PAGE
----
Friday 26 June 2020

COVID-19 Coronavirus UK and World News update 26th June 2020.

COVID-19 Coronavirus UK and World News update 26th June 2020.

The UK added 1,006 cases today and now has reported a total of 309,360 positive cases of COVID-19. We completed 165,665 tests yesterday. 

4,657 people are in hospital, 276 are using a mechanical ventilator. 

In the 24 hours up until 5pm yesterday, we lost another 186 people who have tested positive to COVID-19. We now very sadly have a total of 43,414 losses of life in all settings.

Scotland 15,807 / 2,482
England 159,958 / 38,888
Northern Ireland 4,876 / 547
Wales 15,531 / 1,497 
"Due to historical revisions the cumulative total for lab-confirmed UK cases is 374 higher than that obtained by adding today's daily figure to yesterday’s total. Following a de-duplication exercise by Public Health Wales, 2 deaths have been removed from the cumulative total."
(okaaaaay.... I'm not really a big fan of all of the 'historical revisions' happening this week.... )

Rep. Of Ireland 25,405 cases and 1,727 losses of life. (Not yet reported today.)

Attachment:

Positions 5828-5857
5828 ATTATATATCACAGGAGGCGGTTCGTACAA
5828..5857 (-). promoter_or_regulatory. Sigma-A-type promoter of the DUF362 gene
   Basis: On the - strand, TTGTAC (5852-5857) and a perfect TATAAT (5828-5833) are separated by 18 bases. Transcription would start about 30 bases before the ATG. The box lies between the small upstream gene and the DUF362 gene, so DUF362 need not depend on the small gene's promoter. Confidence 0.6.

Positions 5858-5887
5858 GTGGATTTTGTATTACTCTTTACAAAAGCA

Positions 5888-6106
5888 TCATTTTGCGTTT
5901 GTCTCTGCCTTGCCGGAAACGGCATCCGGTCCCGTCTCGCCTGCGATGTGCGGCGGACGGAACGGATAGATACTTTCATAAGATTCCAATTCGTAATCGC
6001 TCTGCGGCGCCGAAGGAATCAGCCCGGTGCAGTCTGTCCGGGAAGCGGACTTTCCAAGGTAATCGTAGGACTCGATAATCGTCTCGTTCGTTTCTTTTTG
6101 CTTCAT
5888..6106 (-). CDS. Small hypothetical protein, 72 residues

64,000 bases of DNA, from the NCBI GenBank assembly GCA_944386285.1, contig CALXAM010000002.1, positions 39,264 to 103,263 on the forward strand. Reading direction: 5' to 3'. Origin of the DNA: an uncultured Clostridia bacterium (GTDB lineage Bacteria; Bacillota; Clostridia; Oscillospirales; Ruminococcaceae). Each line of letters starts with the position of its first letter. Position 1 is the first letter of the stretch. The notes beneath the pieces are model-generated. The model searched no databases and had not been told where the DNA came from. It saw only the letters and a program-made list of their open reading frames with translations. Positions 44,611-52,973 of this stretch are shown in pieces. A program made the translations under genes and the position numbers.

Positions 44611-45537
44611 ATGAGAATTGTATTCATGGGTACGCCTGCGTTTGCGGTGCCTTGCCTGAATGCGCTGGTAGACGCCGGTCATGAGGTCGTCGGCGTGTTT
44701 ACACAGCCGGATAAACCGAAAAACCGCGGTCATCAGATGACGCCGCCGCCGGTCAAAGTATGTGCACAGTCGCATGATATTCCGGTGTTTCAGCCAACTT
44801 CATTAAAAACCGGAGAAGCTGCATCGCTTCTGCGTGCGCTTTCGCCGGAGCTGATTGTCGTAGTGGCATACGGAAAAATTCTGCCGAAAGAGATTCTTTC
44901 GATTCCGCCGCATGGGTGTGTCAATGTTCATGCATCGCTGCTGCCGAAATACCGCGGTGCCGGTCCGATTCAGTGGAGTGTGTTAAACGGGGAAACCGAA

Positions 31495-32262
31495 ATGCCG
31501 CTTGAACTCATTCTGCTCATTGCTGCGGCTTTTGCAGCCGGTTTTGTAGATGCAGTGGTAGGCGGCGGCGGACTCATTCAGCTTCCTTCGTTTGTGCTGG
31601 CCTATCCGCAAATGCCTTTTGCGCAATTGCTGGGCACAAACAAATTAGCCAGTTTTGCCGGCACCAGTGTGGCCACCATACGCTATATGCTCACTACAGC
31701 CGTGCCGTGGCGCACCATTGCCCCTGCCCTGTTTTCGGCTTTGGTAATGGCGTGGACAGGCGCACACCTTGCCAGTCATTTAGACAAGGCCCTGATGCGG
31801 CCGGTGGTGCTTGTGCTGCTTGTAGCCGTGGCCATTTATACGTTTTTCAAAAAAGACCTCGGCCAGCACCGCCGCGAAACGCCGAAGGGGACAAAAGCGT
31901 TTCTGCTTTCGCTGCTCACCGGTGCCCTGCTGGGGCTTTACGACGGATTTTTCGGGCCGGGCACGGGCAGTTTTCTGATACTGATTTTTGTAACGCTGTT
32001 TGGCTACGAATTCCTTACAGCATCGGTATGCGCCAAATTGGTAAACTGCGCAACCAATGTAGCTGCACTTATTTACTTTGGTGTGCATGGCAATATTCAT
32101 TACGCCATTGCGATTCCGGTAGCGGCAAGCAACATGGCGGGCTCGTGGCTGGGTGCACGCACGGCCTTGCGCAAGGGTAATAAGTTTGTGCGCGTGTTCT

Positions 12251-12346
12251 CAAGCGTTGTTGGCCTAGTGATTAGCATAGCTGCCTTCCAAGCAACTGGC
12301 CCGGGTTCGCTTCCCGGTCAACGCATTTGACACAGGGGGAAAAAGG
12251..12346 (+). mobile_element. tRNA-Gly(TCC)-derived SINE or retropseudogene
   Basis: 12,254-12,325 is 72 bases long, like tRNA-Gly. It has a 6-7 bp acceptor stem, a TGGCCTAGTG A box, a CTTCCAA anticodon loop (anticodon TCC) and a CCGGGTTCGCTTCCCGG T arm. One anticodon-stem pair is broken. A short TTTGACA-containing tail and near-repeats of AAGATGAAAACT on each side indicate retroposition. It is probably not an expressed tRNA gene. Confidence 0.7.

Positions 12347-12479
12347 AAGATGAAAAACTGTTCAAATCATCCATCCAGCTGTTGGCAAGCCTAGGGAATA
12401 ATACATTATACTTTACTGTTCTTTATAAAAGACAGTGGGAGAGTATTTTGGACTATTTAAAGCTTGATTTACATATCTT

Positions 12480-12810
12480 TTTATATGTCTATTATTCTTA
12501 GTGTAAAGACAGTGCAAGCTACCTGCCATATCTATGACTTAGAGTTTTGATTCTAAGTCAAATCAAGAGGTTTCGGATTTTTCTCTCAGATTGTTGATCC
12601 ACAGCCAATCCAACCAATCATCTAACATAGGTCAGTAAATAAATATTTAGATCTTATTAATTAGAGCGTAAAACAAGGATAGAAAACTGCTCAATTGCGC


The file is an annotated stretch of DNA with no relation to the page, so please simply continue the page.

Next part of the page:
There have now been a total of 9,796,064 reported cases worldwide. The number of people who have lost their lives worldwide to COVID-19 is 493,870. Already 5,299,429 people have recovered.

1 metre plus rule UK 4th July 1m plus masks or visors screens etc

By this morning's data, Scotland has had no new admissions to hospital with COVID in 10 days. (Run, close the border, saw off, fly, be free!)

"COVID-19 has gone down due to the efforts of everyone but is still in general circulation.
If we do not follow social distancing guidance then cases will rise again. Naturally people will want to enjoy the sun but we need to do so in a way that is safe for all."
Chris Whitty, Chief Medical Officer, England, horrified at visions of thousands of people crammed onto Bournemouth beaches. 

The Welsh government has published initial results of a random survey looking at how people have affected by Coronavirus. They found: 
- 93% of parents with a child at primary school and 85% of parents with a child at secondary school are content that the school is finding ways to support children with their learning.
- 75% of people say they are generally happy
- 41% of people have experienced anxiety during the period.
- 85% of people feel they belong to their local area (+13% from last year)
- 4 out of 5 working people say they would get full pay if self-isolating
- 44% say they can do most or all of their work from home.

The UK Office for National Statistics (ONS) released fresh information about those who succumb to COVID and their occupations earlier this week. All the data relates to working age people (age 20 to 64) in England and Wales between 9 March and 25 May: 
- Nearly two-thirds of deaths were men (3,122 deaths). 
- Age-standardised mortality rate was statistically higher in men, at 19.1 deaths per 100,000, compared with 9.7 deaths per 100,000 women (1,639 deaths).